I’m going to post this list to make it easily accessible, and add to it if I try out new things. I know there are a lot of services that aren’t included here, and that’s because I haven’t tried them. If you have other suggestions, comment below!


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The Hard Facts: The Platonic Question

It’s Research Wednesday! Where I share the latest, or most fascinating, in the science of friendship.

“Only once the sexes mixed on equal and familiar terms at school, at work and in the social spaces in between — only once it was normal and even boring to see a member of the opposite sex at the next desk — could platonic friendships become an ordinary part of life.” (“A Man. A Woman. Just Friends?” ; New York Times, 4/7/2012)

This article from Sunday’s New York Times is worth a read. The author, essayist William Deresiewicz, explores the political history of platonic friendship between the sexes, ultimately saying that after the feminist movement of the 1960s, friendship between a man and a woman–one without sexual undertones–became possible, and even the norm.

Deresiewicz goes on to say that, really, most people do engage in totally harmless relationships with those of the opposite sex, and it’s only popular culture that pretends it’s so tough. That’s because it’s not interesting, or sexy, he says. “It doesn’t have a beginning, a middle and an end,” he writes. “Put a man and a woman together in a movie or a novel, and we expect the sparks to fly.” He also contends that as a culture we don’t quite “get” a loving relationship that isn’t familial or romantic. It just doesn’t make sense.

I’ve been skeptical of male-female friendships in my day, too. During my year of friending, I made exactly one guy friend, and we didn’t spend nearly as much time together as I did my female friends. I guess I thought that if I was spending time with a man, I should be with my new husband.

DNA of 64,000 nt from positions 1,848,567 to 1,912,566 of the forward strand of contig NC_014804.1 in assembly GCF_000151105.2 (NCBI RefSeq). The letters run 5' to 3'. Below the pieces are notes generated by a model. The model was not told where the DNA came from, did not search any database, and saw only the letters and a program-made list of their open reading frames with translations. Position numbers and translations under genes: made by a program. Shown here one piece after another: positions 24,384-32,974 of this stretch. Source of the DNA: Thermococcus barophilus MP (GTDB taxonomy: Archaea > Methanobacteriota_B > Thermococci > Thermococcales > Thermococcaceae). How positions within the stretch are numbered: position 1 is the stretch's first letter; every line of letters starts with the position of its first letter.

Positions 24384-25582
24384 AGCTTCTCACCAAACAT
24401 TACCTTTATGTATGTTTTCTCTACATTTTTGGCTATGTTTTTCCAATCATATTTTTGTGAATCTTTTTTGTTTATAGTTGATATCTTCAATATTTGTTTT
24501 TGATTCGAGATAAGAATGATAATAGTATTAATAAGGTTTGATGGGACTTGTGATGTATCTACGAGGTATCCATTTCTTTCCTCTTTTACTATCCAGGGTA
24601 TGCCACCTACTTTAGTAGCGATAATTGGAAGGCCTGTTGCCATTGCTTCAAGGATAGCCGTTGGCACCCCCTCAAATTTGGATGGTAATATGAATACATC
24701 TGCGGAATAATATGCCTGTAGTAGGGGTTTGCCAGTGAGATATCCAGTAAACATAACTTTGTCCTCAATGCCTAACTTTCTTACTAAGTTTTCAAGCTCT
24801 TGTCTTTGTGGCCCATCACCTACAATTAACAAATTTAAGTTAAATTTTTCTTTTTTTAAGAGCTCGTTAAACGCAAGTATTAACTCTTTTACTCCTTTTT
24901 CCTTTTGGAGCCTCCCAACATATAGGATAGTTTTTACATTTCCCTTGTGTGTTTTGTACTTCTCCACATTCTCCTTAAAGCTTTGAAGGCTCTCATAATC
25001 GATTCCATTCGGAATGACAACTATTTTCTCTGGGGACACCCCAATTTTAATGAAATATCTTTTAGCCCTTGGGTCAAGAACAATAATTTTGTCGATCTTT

But I’ve made one great man friend as of late. We’re good buddies, and it’s totally platonic. The other day he called to tell me about some girl he is into and explain how his pursuit is going. I gave advice… or tried. (I’ve been out of the game a while.) It was refreshing, and pleasant, and completely nonsexual.

Maybe I’m evolving.

So what do you think, are male-female friendships totally normal? Does pop culture only pretend it can’t exist since it makes for a boring story? Or are we not nearly as evolved as Deresiewicz lets on?


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The No-Longer-Friends Formula

A couple of years ago I was given a friendship formula: Someone is a friend once you’ve hung out twice a month for three months.

I’m wondering now if there’s is a reverse equation. Is there a specific length of absence  that says “we are no longer friends?”

There are some people I see and chat with once a week, at the gym for instance, who I wouldn’t call friends. And then there are people who I talk to once every four months, and see even less, who I do call friends.

A lot of that is history, of course. The friends I never talk to are still friends because of our shared past. We’ve been through stuff together, so they’ve earned the Friend title.

But what of the friends I don’t talk to anymore, and don’t expect to? At what point do they go from “friend” to “friendish person” to “a girl I was once friends with.”

To me it’s a year. If I haven’t spoken to someone (via phone or email) or seen her in a year, I’ll usually go from saying “we are good friends” to “we were good friends.” Twelve months might seem like a long stretch, but things get busy and sometimes months can go by before you realize you haven’t spoken to someone you consider near and dear.

These aren’t the friendships that end due to a blow-up or any other conscious decision, of course. In those instances, it’s quite clear when the friendship is kaput. I’m talking about the relationships that quietly fade. The ones that make you think “Huh, I guess we aren’t friends anymore.”

Even thinking about this makes me want to run to the phone. I don’t want to lose friend status with anyone just because we’ve been in a communication rut!

So what do you think? Is there a formula for no-longer friends?

Attention Nashville! I’ll be reading at Parnassus Books on Thursday, April 12 at 6:30 pm. Hope to see you there!